Team Says Housing Investors are Dwindling

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According to the real estate experts at, interest is starting to diminish among the investors who have been responsible for much of the housing market's recovery.

The team at -- a website that analyzes the latest housing market news and developments -- says that the investors who have been so vital to America's housing recovery are starting to pull back from the market.

After studying the monthly survey from Campbell/Inside Mortgage Finance (, saw that investors accounted for 20.2% of the nation's home purchases in May. That's down from 23.1% in February, when investor purchases were at an all-time high.

"Twenty percent is still a big chunk of purchases, but we think that the 3% drop is very significant," says James Paffrath, the co-owner of "Even though investors have played such a big role in the recovery efforts, we think it's actually the recovery itself that is slowing down investor interest now."

The team says one major factor that could account for the drop in interest is that the number of foreclosures and short sales around the country have gone down.

"Distressed properties are sold way below market value, so they're a great bargain," explains Paffrath. "When those bargains start to disappear, it becomes harder for an investor to turn a profit."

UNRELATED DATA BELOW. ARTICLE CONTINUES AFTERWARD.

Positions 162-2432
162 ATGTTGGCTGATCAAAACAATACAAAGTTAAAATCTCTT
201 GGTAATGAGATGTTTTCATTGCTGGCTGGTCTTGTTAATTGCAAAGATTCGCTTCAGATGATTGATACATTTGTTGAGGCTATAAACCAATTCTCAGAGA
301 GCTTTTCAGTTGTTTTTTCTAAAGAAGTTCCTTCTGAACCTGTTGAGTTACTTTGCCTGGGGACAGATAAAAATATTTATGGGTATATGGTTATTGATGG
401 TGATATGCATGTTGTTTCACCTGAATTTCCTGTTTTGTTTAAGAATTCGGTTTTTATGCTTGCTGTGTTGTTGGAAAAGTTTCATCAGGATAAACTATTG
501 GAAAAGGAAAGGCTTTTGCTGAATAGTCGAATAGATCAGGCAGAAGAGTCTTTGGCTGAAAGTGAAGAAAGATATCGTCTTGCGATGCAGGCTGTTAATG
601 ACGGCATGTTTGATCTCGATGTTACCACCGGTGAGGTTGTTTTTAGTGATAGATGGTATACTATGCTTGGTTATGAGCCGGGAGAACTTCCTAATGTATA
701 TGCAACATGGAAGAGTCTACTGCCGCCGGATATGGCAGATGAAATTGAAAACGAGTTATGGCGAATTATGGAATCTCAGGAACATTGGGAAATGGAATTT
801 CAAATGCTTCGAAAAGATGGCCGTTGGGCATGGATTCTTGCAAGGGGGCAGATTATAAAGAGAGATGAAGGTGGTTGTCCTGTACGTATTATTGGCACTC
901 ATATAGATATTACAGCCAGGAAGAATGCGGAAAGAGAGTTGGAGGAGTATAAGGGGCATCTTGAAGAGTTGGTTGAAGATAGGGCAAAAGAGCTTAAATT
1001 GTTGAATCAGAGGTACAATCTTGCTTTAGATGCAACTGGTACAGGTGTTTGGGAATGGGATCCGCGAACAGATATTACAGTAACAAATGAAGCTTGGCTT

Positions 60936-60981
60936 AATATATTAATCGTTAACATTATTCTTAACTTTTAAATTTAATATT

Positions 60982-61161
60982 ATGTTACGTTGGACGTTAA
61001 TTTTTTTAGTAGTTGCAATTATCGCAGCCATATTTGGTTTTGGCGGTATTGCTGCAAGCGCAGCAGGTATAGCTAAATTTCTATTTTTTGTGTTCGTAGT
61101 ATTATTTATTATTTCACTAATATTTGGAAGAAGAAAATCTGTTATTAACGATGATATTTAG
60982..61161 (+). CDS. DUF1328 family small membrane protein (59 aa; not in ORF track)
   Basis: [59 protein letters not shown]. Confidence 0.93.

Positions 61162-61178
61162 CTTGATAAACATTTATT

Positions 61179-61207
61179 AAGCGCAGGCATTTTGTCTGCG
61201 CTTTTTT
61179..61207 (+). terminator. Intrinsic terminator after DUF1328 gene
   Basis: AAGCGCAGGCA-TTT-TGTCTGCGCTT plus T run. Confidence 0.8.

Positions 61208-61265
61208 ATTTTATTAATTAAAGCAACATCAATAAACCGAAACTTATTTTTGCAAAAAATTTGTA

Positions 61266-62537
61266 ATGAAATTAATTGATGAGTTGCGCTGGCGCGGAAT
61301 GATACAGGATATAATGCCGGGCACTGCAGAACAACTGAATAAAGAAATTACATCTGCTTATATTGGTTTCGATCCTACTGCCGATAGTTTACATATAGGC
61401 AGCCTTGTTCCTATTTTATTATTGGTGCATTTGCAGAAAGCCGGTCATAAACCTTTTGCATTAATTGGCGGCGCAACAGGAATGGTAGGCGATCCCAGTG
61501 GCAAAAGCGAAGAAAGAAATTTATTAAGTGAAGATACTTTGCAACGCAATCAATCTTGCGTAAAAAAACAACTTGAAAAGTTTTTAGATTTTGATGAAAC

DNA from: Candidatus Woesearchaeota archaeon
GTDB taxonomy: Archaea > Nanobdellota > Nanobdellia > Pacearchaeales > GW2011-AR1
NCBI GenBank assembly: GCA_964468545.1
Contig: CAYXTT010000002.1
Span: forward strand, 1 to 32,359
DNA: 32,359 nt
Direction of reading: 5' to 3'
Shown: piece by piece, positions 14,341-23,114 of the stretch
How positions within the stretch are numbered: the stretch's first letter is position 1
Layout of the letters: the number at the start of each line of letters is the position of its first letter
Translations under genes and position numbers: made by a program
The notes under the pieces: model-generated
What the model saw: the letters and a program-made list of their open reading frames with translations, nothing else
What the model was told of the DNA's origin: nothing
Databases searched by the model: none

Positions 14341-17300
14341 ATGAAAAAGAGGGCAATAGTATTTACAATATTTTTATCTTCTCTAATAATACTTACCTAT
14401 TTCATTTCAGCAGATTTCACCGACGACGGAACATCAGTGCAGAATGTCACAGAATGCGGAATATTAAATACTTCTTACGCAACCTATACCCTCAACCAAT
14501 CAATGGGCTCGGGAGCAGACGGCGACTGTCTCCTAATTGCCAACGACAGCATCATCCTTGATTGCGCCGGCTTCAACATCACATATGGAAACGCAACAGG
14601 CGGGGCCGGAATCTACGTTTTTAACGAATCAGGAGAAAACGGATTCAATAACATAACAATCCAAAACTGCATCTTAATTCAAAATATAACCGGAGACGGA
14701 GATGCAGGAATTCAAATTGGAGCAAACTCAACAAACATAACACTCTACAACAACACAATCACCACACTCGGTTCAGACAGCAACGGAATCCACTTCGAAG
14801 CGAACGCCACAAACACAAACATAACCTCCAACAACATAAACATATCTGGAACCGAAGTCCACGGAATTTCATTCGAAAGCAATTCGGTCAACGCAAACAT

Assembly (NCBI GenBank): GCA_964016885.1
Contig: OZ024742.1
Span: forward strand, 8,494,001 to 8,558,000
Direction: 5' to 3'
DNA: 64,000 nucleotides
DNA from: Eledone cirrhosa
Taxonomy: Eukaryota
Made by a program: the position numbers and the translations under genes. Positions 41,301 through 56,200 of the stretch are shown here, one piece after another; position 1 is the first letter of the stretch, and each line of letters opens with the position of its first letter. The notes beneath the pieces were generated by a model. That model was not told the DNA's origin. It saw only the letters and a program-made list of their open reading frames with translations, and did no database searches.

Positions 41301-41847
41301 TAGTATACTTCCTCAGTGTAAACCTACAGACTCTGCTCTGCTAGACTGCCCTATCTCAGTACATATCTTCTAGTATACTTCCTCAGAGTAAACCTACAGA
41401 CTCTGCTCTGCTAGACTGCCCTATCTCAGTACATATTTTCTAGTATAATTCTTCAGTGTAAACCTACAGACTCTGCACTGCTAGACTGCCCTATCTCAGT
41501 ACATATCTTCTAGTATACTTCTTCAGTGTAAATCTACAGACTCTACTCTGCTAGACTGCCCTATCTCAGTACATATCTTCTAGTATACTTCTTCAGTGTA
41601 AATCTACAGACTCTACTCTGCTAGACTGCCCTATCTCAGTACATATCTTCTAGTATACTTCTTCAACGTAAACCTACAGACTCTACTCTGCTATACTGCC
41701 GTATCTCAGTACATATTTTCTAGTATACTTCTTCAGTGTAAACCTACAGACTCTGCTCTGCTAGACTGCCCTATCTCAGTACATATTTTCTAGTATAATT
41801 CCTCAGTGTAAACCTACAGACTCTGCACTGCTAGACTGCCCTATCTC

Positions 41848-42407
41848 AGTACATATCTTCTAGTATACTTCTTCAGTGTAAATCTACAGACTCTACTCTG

Additionally, says the team, America's home prices are going up quickly, which also makes it harder for investors to make money.

"Home prices have gone up 12% in the last year," ( says Paffrath. "While investors can sell the homes they have for more money, it also means that they need a lot more cash on-hand to buy new homes for their portfolio. That makes it harder for them to scoop up a bunch of homes."

A recent survey showed that about half of America's investors plan on purchasing fewer homes over the next year. ( After seeing those results, the team at says the landscape of the nation's housing market could dramatically change.

"If the investors keep pulling back, we're going to need the so-called 'traditional' buyers even more," says Paffrath. "That's the only way we're going to be able to sustain the progress we've made so far."

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